Positive Displacement Flowmeters

Positive displacement flowmeter.
(Badger Meter Blancett)
Positive displacement flowmeters use fluid to mechanically move internal components such as pistons, gears and discs to measure flow.  These devices are both precise and simple to operate.

The positive displacement flowmeter, in contrast with other types of flowmeters, directly measure the volume of fluid passing through the meter instead of employing inferential flow measurement. The rotational velocity of the rotor in the flow meter is directly proportional to the rate of flow. Electronic versions of positive displacement meters rely on magnets to activate sensors in their fluid chambers, whereas their non-electrical counterparts rely on the rotation being driven by the fluid flow.

The operating principle of the positive displacement meter may be simple, yet the flowmeter type offers a few specific advantages for industrial application. A main benefit of this flowmeter is a high level of accuracy due to its internal components. The accuracy of the flowmeter is directly related to the size of the clearances, or the space between the sealing faces.

These flowmeters are also particularly useful for handling a high range of viscosities. As the fluid viscosity increases with the positive displacement meter, less slippage or bypass will occur, meaning more total fluid will pass through the positive displacement meters. In addition to these design-based advantages, the positive displacement meter typically allows for excellent repeatability and linearity.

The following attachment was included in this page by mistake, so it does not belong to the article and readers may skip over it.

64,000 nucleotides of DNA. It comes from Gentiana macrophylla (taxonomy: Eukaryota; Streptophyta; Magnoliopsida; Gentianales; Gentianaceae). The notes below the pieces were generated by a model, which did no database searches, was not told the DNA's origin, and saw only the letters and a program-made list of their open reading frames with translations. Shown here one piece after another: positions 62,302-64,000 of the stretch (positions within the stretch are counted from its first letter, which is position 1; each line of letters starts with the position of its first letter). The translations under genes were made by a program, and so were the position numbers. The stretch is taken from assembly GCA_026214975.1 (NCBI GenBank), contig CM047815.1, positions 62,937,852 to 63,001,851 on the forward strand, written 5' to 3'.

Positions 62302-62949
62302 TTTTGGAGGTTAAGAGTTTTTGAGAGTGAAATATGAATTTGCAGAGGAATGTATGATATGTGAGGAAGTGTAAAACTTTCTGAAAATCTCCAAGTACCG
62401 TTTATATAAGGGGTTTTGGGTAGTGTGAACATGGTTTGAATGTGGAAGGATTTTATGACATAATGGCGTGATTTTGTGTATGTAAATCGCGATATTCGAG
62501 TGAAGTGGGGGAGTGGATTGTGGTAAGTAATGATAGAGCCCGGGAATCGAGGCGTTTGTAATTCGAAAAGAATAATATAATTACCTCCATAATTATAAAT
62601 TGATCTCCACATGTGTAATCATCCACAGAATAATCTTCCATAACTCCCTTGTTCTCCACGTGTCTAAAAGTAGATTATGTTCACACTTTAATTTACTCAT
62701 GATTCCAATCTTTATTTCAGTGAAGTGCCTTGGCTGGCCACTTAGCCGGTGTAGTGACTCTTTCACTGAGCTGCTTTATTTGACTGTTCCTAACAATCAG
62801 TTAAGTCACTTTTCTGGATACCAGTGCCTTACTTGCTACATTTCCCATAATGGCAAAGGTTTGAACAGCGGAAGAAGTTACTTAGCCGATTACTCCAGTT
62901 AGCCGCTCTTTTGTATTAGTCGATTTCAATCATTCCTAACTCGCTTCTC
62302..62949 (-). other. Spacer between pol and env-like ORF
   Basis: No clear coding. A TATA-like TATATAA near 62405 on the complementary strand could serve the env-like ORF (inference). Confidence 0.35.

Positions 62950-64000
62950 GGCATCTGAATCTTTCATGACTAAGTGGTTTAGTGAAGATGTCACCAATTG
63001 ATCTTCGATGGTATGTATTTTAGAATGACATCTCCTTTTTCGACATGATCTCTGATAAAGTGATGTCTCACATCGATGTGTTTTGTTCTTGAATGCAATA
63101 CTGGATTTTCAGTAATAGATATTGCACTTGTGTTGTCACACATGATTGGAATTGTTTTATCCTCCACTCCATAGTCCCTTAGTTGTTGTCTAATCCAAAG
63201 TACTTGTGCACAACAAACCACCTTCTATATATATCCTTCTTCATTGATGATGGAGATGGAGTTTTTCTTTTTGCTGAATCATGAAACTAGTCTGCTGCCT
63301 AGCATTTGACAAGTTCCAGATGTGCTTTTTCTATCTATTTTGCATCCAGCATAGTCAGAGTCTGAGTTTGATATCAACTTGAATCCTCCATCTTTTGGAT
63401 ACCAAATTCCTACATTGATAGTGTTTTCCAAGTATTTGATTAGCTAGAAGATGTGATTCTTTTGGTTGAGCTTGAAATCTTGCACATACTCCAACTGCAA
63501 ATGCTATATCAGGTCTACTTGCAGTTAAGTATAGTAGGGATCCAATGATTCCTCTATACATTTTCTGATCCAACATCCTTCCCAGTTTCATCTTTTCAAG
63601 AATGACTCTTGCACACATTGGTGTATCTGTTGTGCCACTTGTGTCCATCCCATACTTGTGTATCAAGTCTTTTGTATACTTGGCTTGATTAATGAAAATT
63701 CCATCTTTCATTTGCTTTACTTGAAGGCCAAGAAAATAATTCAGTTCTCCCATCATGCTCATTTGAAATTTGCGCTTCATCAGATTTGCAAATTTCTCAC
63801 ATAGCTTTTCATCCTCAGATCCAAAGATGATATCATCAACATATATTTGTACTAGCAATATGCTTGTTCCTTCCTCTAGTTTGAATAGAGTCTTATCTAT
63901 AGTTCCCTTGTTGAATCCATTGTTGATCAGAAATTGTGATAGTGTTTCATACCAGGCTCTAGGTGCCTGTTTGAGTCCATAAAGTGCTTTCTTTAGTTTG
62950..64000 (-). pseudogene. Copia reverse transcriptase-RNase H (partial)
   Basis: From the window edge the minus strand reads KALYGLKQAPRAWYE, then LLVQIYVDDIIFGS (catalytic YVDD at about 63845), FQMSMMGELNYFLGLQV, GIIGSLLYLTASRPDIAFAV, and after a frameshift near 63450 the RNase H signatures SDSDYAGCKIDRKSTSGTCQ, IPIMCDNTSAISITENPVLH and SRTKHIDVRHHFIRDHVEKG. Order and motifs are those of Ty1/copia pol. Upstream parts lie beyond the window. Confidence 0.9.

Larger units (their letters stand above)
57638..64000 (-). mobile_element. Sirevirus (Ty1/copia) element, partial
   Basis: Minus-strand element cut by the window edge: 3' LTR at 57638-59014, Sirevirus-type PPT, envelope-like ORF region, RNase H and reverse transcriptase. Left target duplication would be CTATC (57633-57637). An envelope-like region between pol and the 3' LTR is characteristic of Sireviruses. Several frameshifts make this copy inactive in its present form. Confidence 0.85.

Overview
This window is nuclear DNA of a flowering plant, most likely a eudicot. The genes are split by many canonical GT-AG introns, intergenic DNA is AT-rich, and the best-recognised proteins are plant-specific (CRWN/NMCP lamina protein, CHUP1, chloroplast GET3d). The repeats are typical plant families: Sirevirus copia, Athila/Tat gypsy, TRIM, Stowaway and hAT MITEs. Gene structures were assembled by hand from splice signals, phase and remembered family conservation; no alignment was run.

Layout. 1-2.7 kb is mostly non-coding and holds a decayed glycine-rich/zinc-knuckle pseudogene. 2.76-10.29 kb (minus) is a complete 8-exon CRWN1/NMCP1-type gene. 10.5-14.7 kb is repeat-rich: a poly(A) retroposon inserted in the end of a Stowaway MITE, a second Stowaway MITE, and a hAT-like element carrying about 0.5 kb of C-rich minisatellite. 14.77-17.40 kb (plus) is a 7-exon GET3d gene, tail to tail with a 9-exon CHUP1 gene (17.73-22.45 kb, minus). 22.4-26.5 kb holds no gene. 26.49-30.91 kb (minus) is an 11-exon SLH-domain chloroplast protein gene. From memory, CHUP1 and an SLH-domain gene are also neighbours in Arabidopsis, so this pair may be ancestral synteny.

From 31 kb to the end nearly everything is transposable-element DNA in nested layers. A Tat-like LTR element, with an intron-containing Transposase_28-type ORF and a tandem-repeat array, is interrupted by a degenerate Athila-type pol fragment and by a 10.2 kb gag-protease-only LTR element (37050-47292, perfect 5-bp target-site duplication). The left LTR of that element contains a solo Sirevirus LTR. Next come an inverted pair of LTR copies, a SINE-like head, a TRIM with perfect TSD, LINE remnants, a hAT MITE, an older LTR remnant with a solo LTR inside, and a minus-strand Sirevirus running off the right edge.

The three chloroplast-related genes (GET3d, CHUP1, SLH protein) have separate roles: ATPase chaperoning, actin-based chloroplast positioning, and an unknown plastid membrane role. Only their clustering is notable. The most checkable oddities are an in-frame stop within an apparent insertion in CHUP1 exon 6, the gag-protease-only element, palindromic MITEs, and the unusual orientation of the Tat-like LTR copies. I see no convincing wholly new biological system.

The longstanding use of positive displacement flowmeters across various industries has been a source of stability in terms of design, with the most recent advancements in positive displacement technology focusing on maintaining precision at lower costs.

There are a few known limitations for the use of positive displacement meters. The meters are not the optimal choice for measuring fluids with large particles, and are also non-ideal for measuring fluids with large air pockets. Additionally, systems using positive displacement meters need to account for slight pressure drops in the positive displacement meter. While the meters are able to accurately measure non-lubricating fluids, using positive displacement flowmeters to measure these types of liquids will not be as efficient as using the flowmeter for lubricating fluids. Overall, these types of flowmeters are a cost effective, accurate and volumetrically based flow measurement solution.

For more information on positive displacement flowmeters, call Thompson Equipment Company (TECO) at 800-528-8997 or visit https://teco-inc.com.